Ripton Votes to Return to Addison Central School District | News | Seven Days | Vermont's Independent Voice

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Ripton Votes to Return to Addison Central School District

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Published September 29, 2022 at 9:45 p.m.


PE class at Ripton Elementary School - FILE: CALEB KENNA
  • File: Caleb Kenna
  • PE class at Ripton Elementary School

Ripton residents voted resoundingly on Thursday to return to the Addison Central School District, nearly two years after residents voted to leave the district in an effort to save their elementary school.

Despite the 148-89 vote, t
he tiny school's fate remains unclear. Thursday's vote was just the latest chapter in the town's battle with the State Board of Education and is emblematic of the debate surrounding the future of small schools in the wake of the 2015 school-merger law known as Act 46.



Molly Witters, one of five members of the Ripton School District Board, was conflicted over what decision she would make, but she ultimately voted to rejoin the Addison Central School District.

“We stand at a crossroads where I don’t want our belief in justice and self-determination to get in the way of community and kids,” she said in a letter to friends who asked her opinion on the issue. “Our community is Ripton and Addison County.”

In 2021, Ripton voted to secede from Addison Central in an effort to protect itself from near-certain closure by the district. But no neighboring supervisory union was open to having Ripton join them. In January, the State Board of Education made an unprecedented — and highly contested — move, designating Ripton as its own supervisory district.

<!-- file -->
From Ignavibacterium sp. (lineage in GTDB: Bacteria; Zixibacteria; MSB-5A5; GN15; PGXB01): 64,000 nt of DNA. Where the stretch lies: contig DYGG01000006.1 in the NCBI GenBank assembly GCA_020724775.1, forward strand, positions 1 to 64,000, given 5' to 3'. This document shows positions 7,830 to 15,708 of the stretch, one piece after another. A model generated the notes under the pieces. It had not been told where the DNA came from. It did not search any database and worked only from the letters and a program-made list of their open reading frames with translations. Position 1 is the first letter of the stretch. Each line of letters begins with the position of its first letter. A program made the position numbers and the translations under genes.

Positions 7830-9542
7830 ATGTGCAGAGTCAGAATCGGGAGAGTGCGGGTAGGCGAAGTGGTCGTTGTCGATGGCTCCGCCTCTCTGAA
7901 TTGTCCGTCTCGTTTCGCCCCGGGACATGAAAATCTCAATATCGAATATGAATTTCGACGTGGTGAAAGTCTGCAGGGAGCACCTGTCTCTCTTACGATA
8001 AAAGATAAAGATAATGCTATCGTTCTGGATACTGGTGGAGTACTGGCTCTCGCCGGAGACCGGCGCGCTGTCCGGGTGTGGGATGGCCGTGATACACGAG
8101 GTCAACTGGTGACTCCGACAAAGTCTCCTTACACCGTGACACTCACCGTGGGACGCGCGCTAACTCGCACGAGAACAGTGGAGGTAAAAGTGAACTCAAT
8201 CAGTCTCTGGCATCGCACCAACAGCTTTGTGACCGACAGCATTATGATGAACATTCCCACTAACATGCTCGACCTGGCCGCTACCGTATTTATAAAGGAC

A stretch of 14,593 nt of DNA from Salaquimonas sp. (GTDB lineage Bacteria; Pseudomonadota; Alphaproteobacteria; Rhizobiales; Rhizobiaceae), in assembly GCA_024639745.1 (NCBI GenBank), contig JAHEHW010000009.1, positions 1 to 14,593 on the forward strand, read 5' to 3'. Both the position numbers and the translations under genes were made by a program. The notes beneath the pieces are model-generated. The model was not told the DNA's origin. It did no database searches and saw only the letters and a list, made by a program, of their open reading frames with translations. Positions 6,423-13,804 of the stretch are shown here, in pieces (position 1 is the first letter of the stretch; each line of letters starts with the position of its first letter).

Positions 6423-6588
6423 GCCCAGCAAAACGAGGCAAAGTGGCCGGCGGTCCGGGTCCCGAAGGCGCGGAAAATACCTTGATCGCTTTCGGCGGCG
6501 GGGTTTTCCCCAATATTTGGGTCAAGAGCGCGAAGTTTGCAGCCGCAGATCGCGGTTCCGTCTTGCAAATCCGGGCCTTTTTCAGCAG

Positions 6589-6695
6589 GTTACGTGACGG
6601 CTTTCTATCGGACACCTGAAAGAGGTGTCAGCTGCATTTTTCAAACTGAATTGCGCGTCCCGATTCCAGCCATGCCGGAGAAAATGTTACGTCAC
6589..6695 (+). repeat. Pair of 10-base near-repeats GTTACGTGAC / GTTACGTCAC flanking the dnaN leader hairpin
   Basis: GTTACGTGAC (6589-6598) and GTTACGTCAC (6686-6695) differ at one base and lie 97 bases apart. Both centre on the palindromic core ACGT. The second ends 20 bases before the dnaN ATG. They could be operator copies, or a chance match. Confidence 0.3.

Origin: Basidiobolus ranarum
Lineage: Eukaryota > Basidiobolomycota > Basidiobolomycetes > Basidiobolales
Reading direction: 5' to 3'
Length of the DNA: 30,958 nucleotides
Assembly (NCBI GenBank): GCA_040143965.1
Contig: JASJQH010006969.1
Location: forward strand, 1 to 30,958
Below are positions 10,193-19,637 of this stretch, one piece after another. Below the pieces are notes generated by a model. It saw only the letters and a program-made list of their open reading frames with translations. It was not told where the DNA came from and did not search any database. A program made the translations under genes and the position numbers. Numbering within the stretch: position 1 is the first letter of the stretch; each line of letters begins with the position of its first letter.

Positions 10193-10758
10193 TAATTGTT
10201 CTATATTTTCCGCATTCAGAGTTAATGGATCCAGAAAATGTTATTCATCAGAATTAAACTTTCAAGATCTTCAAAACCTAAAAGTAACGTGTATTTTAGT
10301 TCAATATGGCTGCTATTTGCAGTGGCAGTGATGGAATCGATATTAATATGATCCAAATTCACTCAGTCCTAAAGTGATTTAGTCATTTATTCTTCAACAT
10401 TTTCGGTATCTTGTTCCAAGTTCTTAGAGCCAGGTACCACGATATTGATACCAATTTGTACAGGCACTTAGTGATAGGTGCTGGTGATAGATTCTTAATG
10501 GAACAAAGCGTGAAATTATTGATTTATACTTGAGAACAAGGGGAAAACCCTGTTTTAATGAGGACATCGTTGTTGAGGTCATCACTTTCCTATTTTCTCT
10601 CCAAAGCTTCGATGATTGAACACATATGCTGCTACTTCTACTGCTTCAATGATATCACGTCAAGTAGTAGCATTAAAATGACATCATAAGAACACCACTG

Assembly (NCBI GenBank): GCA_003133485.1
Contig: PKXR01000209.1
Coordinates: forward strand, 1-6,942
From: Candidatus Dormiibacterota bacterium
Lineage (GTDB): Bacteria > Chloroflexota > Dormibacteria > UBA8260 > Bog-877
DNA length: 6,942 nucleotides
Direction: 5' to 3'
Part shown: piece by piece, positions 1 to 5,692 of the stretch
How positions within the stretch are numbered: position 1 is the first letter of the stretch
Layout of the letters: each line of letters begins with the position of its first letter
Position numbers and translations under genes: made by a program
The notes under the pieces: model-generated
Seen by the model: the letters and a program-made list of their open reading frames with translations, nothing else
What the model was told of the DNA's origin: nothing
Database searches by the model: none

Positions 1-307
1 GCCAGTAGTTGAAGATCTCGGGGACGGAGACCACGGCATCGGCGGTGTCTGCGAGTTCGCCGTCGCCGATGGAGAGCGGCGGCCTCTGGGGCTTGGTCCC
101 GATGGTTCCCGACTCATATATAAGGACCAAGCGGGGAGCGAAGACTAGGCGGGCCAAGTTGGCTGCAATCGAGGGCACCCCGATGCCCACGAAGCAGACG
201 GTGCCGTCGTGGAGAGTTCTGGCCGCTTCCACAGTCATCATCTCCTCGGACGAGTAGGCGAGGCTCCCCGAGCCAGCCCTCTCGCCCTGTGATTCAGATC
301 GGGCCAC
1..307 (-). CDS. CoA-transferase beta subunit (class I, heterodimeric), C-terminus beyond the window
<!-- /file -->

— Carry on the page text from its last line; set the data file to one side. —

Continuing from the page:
But after reviewing Ripton's plans, the State Board voted unanimously that there was an "overwhelming risk" if Ripton assumed full responsibility for educating its students. That led the state legislature to pass a law that would allow Ripton to vote to undo its decision to secede and rejoin Addison Central.

Residents faced two less than ideal choices this Thursday: They could either vote yes and return to a district that once appeared poised to shutter their school — or vote no, potentially paving the way for a lengthy legal fight over whether the town, with 739 residents, is too small to serve as its own supervisory school district, as the state claims.

Whether or not Addison Central School District will make changes to its policy surrounding school closures, thus ensuring Ripton Elementary can stay open, remains uncertain. Because of that, Ripton board member Wendy Harlin said she’s not happy with the outcome.

“I feel like we’ve disincentivized Addison Central School District from making any changes to the charter,” Harlin said after the vote.

She thinks the result could have repercussions for other small schools, including nearby Lincoln, which is going through a similar process.

Said Harling: “I feel like it’s a loss for rural towns across Vermont."

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